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Cables and Connectors: A Bridge to the World Beyond the PCB

We’re a connected society. In a lateral sense, there are connectors of some kind involved in bringing this story to you. The voltage coming out of the wall outlet is often our first introduction to invisible dangers. Most of the time, the wall socket is energized with 220 volts of alternating current. That qualifies as deadly!

The Mains Power, Where it All Starts 

Type A and B sockets (110VAC) are familiar in North America along with a few outliers such as Japan. The National Electrical Manufacturers Association (NEMA) is setting local standards for the United States and others that wish to go along with those standards. If you were to say you wanted a NEMA cable, you would get the typical three-prong setup we see shipped with most of our electronic goods.

The other goods get an in-line power supply in the form of a wall-wart that transforms the alternating current to direct current while stepping the voltage level down to a device-friendly level. The beauty of these power modules is that the potential heat and switching noise of the regulator is kept away from the rest of the electronics. Meanwhile, you’d probably end up with USB, wireless or another form of connectivity on the device’s data side.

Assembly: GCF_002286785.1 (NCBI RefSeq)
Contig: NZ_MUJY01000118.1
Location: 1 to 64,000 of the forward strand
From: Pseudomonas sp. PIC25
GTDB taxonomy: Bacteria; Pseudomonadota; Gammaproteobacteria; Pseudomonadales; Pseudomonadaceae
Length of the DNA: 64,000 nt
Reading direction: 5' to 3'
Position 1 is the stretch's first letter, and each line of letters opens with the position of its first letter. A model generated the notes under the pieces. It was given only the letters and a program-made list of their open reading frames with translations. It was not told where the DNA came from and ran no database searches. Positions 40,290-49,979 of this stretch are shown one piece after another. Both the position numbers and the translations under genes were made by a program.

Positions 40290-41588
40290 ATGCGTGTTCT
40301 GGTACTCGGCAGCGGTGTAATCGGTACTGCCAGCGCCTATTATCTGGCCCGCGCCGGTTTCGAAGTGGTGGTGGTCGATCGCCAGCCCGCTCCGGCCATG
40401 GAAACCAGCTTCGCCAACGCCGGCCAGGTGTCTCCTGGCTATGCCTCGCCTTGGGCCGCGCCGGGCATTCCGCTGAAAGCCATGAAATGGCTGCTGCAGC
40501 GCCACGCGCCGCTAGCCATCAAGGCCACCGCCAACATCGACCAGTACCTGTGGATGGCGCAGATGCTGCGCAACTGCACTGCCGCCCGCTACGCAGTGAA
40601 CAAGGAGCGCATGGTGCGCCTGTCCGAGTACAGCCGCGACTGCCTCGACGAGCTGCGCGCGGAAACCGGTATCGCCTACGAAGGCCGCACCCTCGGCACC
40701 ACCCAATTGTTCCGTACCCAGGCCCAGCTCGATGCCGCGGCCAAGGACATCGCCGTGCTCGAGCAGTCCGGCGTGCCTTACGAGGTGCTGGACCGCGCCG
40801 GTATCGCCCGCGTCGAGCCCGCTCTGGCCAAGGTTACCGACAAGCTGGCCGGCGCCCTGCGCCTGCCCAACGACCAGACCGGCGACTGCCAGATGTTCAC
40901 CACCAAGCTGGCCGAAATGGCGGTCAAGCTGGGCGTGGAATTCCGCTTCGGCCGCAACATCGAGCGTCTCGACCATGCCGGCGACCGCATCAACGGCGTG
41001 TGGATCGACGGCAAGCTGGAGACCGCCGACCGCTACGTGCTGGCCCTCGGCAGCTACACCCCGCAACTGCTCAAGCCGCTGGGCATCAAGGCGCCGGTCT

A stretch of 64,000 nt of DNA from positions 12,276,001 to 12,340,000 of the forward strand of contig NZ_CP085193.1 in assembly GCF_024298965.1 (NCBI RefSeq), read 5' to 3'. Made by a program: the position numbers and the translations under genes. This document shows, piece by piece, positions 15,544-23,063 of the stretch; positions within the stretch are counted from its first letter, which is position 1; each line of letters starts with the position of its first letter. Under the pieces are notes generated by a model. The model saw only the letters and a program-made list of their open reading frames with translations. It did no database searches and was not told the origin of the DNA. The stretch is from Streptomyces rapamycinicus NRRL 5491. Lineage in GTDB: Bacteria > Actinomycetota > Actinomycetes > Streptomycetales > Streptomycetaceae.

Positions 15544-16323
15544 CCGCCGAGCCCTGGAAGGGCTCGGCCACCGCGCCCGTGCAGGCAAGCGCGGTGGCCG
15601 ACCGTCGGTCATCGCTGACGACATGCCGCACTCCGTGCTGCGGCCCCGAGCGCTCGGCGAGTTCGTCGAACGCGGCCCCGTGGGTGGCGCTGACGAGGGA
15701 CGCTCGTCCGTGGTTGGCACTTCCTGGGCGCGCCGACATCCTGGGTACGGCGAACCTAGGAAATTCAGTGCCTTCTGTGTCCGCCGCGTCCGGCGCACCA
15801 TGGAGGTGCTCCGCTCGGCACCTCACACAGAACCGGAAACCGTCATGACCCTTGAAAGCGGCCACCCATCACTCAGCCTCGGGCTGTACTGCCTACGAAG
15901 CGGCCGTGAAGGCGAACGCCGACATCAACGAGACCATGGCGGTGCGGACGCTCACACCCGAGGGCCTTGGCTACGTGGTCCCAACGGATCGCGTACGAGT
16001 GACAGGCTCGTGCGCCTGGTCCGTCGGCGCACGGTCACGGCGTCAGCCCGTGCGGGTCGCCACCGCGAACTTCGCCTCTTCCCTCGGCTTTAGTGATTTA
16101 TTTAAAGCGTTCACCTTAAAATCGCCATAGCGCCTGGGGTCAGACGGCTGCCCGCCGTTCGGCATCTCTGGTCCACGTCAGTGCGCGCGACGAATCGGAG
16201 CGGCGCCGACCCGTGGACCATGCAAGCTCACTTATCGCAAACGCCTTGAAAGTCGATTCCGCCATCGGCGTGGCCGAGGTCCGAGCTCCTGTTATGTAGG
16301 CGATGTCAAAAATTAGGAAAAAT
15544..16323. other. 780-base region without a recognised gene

Figure 1. Image Credit: EIC - Shaded in Blue, places where the C style plug and socket are in common use. The A and B plugs/sockets are familiar in the USA and a few other countries.

Some of the “standards” only apply to a single country. You’d be excused for not knowing what type of adapter to bring. The International Electrotechnical Commission (EIC) is the standards body in charge of plugging things in. They have this collection of non-interchangeable connections by design.

The voltage and the cycles per second have to be correct for the electronic device to perform. There is a rule of thumb that says 110-127VAC will swing through its period 60 times per second (60 Hz) and 220-240VAC will cycle 50 times (50 Hz). There are exceptions for both of those general rules. The various sockets and plugs are designed to prevent damage to the device and/or danger to the users. This is relevant in Japan where both 50 and 60 Hz will be used depending on the region.

What about the other end of the cable? Naturally, it has to be something different from the wall side. Document number EIC-60320 covers the gamut of so-called couplers that pair up the other end of the EIC cable with the enclosure. Most of these terminate with lugs to connect to a wire harness but some can be soldered directly to the PCB.

They are rated and advertised for their volt/amp capacity but also for qualification in harsh environments. The conductors used in these cables range from 18 gauge up to 12 gauge stranded wire. Beyond the consumer electronics grade, the automotive and aerospace industries beef up the connectors with locking mechanisms. They will be built to withstand extreme temperatures and acidic or alkaline atmospheres or whatever we can throw at them.


Figure 2. Image Credit Vetco Electronics - Mains voltage will go through a power conditioning circuit after passing through the AC cable.